There is a wealth of information on the FINRA, SEC, and AARP websites geared toward helping the senior investor protect their investments. These agencies are concerned for senior investors because we, yes, I am a baby boomer, make up a large percentage of the population. In their final report on Senior Investor Vulnerability, the Board of International Organization of Securities Commissions (IOSCO) projects that the population of those over 60 will jump from 12% to 22% between 2015 and 2050. What is significant about this statistic is that people over 60 are more susceptible to financial exploitation. In fact, several studies have found that financial exploitation is the most common form of elder abuse. Therefore, the purpose of this article is to raise awareness about an ever-increasing problem with elder abuse, specifically financial exploitation.
Florida defines financial exploitation as knowingly taking or trying to take or use an elderly person’s (disabled or not) assets, funds, or property for their own benefit. The exploiter accomplishes this through coercion and/or deception, and can be anyone such as family members, financial advisors, scam artists, home repair contractors, to name a few. These people are clever – they gain an elderly person’s trust and confidence, in some cases isolating the elderly person from others. It could be the financial advisor that recommends a complex investment that is beyond the senior investor’s cognitive ability to understand or that invests their money in an unsuitable investment that depletes their assets. Why are the elderly more vulnerable? In addition to cognitive ageing, other factors that contribute to an elder’s vulnerability include physical/mental/emotional dysfunction, dementia, organic brain damage, recent loss of a loved one, isolation, and frailty. Florida law requires proof that the assets/funds, etc. are not being given knowingly, voluntarily, or with proper consent. In other words, there must be proof of an undue influence by the exploiter. In cases of undue influence, the exploiter uses his/her power over the elderly person to gain psychological control over their decision-making. Proof may be easier in those cases of exploitation where the elder person is clearly impaired. However, in cases of competent elders who may not yet have experienced some of the age-related changes previously mentioned, there are warning signs: engaging in behavior inconsistent with long-standing beliefs; sudden changes in financial management to benefit one individual; isolation; alteration of wills or other documents to benefit a caretaker or new friend; helplessness; hopelessness; non-family caretaker controlling the elderly person’s schedule.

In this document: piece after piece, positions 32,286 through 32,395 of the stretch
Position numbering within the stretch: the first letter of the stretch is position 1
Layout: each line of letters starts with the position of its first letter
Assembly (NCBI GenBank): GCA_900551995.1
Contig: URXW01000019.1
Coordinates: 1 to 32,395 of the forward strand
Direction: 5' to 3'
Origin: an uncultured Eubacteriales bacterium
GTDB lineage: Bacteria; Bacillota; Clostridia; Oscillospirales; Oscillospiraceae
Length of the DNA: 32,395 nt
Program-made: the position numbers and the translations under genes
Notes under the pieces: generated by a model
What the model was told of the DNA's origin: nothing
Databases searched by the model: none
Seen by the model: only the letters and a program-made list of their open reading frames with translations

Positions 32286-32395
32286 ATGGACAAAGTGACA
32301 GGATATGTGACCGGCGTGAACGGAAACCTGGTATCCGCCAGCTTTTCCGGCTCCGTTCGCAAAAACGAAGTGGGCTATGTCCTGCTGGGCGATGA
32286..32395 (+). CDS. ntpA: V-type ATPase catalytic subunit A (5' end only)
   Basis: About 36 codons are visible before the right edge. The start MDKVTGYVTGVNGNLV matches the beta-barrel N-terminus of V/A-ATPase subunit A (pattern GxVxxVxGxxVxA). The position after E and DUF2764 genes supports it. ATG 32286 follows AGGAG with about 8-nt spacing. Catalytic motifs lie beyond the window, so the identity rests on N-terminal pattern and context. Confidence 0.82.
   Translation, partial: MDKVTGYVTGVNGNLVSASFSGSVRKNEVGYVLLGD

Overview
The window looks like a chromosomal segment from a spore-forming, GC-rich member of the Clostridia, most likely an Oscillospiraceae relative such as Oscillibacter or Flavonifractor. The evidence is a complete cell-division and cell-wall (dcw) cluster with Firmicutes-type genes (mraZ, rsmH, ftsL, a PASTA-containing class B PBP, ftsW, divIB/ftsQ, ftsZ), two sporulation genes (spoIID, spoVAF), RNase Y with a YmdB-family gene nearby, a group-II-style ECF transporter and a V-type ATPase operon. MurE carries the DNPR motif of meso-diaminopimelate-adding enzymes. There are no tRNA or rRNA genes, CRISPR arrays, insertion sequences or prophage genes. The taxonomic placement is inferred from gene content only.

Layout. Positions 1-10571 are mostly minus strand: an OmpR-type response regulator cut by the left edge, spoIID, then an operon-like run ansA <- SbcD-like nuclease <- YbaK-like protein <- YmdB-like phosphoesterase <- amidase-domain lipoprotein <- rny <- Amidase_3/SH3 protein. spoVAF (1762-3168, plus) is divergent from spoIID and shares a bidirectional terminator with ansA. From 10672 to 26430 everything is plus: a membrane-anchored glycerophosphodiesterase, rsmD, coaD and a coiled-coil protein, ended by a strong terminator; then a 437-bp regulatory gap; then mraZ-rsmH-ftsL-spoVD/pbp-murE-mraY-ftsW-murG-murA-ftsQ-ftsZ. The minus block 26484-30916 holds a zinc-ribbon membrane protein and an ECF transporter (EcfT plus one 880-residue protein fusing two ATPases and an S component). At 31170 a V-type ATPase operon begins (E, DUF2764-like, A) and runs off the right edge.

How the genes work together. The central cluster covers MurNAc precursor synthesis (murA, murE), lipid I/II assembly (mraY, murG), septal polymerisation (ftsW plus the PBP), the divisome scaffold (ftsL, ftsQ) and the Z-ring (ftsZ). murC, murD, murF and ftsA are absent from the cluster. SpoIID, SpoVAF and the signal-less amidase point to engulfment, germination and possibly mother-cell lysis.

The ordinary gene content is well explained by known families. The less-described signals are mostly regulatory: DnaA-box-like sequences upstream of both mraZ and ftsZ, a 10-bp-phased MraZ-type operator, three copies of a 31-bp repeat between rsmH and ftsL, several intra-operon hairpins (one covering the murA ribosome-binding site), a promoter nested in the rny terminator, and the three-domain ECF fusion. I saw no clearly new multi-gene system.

Knowledge is power! One of the best ways to avoid being a victim of financial exploitation is to be aware of what it means and the characteristics of the exploiter. With this knowledge, you can hopefully avoid the pitfalls of exploitation. However, if you feel that you or a loved one has been exploited, you need to take action before it is too late to act by contacting legal counsel experienced in elder exploitation. Or if you feel that a crime has been committed, contact your local authorities. If you or a loved one feel that you are a victim of financial exploitation, please contact Mr. Perron at (941) 827-2228.